Alliance Magazine: Philanthropy’s Role in Building a Happier, More Just Society

May 28, 2024 | Projects

Philanthropy’s Role in Building a Happier, More Just Society

The recent report on global happiness has delivered a sobering revelation: the United States, once a fixture in the top 20, now finds itself at 23rd place, with young adults under 30 ranking a disheartening 62nd worldwide. This stark contrast in happiness levels prompts a critical question: what factors underpin such divergence?

The report identifies a myriad of well-being indicators contributing to this contrast, including income disparities, unequal access to education and healthcare, social exclusion, and the absence of robust support structures at familial, communal, and national levels.

These findings mirror the daily struggles faced by marginalized communities and young people across the United States – a reality we confront regularly in our work. The pursuit of ‘the good life’ has become increasingly elusive for many, exacerbating societal divisions with each passing day.  Financial insecurity is bad for your health – and if we don’t help people feel more secure today, we will all pay the price in higher healthcare costs in the future.

To address this disconcerting reality, we must redefine our metrics of success and advance policies and strategies to build a more equitable well-being economy. It is no longer sufficient to tether our aspirations solely to traditional measurements like GDP growth. Instead, we must pivot toward alternative economic paradigms that prioritize sustainability, social cohesion, and overall quality of life; growth of profit at the expense of people, places, and planet is clearly not serving us well.

As our WIN Measures analysis of data from the Federal Reserve Survey of Household Economics and Decisionmaking shows, more than 1 in 4 Americans (29 percent) can’t afford a $400 emergency expense – with numbers soaring to 46 percent for Black Americans and 41 percent for Hispanic Americans.

We’ve seen how driving a more equitable community can have lasting effects. Time and time again, studies have shown that basic income or guaranteed income programs lower stress for individuals and families using the funds appropriately.

For example, in San Antonio, Texas, a $400 quarterly cash gift for two years, combined with a digital platform for families for peer support in navigating life and finances, led to people feeling stabilized.  They used the money for housing, utilities, food, clothing, and transportation, according to the update. They also reported using funds to accelerate financial, educational, and career goals, including building businesses, completing college courses and professional certificates, and paying off debt.

The H.E. Butt Foundation, Methodist Healthcare Ministries, and other foundations invested with the city in this initiative because they knew that financial security drives positive generational outcomes.  A universal basic income is just one of 140+ policies co-developed with economic experts across both sides of the aisle and community members experiencing economic inequity in the newly updated Equitable Economies Policy Library.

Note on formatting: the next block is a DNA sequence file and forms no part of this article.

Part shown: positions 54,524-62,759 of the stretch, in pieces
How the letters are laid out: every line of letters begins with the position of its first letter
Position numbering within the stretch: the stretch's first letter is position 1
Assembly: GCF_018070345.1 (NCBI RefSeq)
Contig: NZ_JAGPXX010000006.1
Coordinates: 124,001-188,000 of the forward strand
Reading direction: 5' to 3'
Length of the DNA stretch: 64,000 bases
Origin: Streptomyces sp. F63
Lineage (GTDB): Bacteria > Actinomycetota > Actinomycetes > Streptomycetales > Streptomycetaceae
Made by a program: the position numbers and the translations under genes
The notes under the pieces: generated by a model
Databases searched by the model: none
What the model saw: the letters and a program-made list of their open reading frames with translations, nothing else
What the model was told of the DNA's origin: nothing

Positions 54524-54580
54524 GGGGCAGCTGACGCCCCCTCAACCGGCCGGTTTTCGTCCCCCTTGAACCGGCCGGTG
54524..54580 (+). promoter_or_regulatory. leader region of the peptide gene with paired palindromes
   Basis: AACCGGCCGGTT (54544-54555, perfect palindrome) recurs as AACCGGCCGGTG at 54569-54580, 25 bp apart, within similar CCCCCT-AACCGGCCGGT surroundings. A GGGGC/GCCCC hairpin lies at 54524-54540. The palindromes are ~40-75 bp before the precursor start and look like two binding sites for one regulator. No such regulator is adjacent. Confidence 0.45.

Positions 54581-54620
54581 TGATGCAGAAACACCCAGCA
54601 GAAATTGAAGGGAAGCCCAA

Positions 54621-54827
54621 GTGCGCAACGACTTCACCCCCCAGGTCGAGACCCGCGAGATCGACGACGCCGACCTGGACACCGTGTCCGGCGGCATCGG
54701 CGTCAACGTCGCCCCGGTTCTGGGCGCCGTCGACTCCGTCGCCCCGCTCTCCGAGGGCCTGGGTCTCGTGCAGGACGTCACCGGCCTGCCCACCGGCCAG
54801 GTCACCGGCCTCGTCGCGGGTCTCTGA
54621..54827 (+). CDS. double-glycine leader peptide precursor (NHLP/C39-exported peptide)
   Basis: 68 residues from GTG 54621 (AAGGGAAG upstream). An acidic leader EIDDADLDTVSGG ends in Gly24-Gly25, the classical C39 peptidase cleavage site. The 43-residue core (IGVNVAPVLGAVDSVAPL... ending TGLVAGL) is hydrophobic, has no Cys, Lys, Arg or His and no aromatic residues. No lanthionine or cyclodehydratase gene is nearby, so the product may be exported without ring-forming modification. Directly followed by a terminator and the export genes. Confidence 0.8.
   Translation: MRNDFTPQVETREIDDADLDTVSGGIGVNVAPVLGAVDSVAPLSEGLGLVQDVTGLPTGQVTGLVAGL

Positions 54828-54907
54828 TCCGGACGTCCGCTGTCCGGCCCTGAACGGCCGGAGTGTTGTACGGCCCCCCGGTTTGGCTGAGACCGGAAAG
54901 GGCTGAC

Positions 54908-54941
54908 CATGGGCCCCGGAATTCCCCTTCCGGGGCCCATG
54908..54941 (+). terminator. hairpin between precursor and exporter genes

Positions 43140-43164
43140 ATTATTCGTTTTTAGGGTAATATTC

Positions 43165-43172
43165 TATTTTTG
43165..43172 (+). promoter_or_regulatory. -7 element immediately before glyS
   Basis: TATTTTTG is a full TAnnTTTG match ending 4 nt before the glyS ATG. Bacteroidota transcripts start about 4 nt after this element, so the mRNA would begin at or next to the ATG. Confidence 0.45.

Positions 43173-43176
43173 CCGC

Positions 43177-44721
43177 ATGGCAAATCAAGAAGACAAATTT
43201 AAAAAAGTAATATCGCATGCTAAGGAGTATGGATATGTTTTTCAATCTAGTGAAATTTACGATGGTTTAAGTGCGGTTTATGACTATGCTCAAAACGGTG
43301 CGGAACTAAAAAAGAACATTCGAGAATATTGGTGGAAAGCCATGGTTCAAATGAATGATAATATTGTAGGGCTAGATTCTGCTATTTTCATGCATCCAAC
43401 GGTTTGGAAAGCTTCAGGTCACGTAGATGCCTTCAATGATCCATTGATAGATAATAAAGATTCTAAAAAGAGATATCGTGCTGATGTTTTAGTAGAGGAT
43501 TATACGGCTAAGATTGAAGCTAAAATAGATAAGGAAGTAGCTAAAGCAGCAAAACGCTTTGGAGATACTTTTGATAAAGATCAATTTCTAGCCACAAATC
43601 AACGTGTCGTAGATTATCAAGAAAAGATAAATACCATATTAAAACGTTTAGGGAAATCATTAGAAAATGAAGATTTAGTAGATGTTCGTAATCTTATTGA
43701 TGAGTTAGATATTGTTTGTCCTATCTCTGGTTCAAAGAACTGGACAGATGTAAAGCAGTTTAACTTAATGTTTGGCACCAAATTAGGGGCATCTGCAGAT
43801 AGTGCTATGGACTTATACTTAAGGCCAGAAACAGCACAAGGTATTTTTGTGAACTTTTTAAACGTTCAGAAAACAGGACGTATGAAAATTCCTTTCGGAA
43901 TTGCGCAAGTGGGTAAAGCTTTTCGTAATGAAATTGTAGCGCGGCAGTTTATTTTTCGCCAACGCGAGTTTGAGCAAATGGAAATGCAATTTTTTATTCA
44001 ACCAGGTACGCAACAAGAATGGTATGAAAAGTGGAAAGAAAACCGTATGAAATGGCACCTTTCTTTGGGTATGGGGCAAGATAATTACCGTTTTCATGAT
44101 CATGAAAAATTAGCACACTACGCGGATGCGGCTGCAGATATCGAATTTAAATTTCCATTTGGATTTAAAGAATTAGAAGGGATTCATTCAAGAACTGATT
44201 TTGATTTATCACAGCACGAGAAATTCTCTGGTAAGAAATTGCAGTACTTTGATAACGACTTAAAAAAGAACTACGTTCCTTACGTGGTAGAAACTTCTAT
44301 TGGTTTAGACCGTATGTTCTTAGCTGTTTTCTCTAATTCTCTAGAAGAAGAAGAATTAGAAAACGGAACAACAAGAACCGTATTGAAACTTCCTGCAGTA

I’ll offer another example: when people in Stockton, California received $500 monthly cash payments, they reported tangible improvements in their health and well-being, highlighting the crucial role financial stability plays in promoting happiness.

Still, true happiness isn’t solely contingent upon financial security. We must reimagine the concept of community and mutual abundance, ensuring that young people, indeed, all of us, can meaningfully engage with one another and forge genuine connections.  In our work, we’ve seen that communities that come together to solve problems through an asset-based approach are more likely to thrive because they know they have what they need to address their own reality. We call belonging and civic muscle a vital condition for thriving together.

These multifaceted challenges will take center stage at an upcoming gathering hosted by WIN Network, Communities RISE Together, and Well-being and Equity in the WorldWE WIN Together Week 2024, themed, ‘Being Better Ancestors in Turbulent Times,’ is slated for April 22-25 in St. Louis and will feature a series of sessions on looking beyond profits to ways to better nurture prosperity.  Methodist Healthcare Ministries in San Antonio Texas will be there to talk about how healthcare systems are investing in communities beyond healthcare to restore a fair chance for everyone.

Without such changes, the erosion of our young people’s happiness will persist. It’s incumbent upon all of us to become better ancestors, collectively redefining the parameters of success in our nation and throughout the world by prioritizing the holistic well-being of everyone. We need to make a concerted effort to change what defines success in the U.S. and beyond. I hope you’ll join me in this significant endeavor.

Soma Saha serves as President and CEO of Well-being and Equity in the World (WE in the World), as well as Executive Lead of the Well Being In the Nation (WIN) Network

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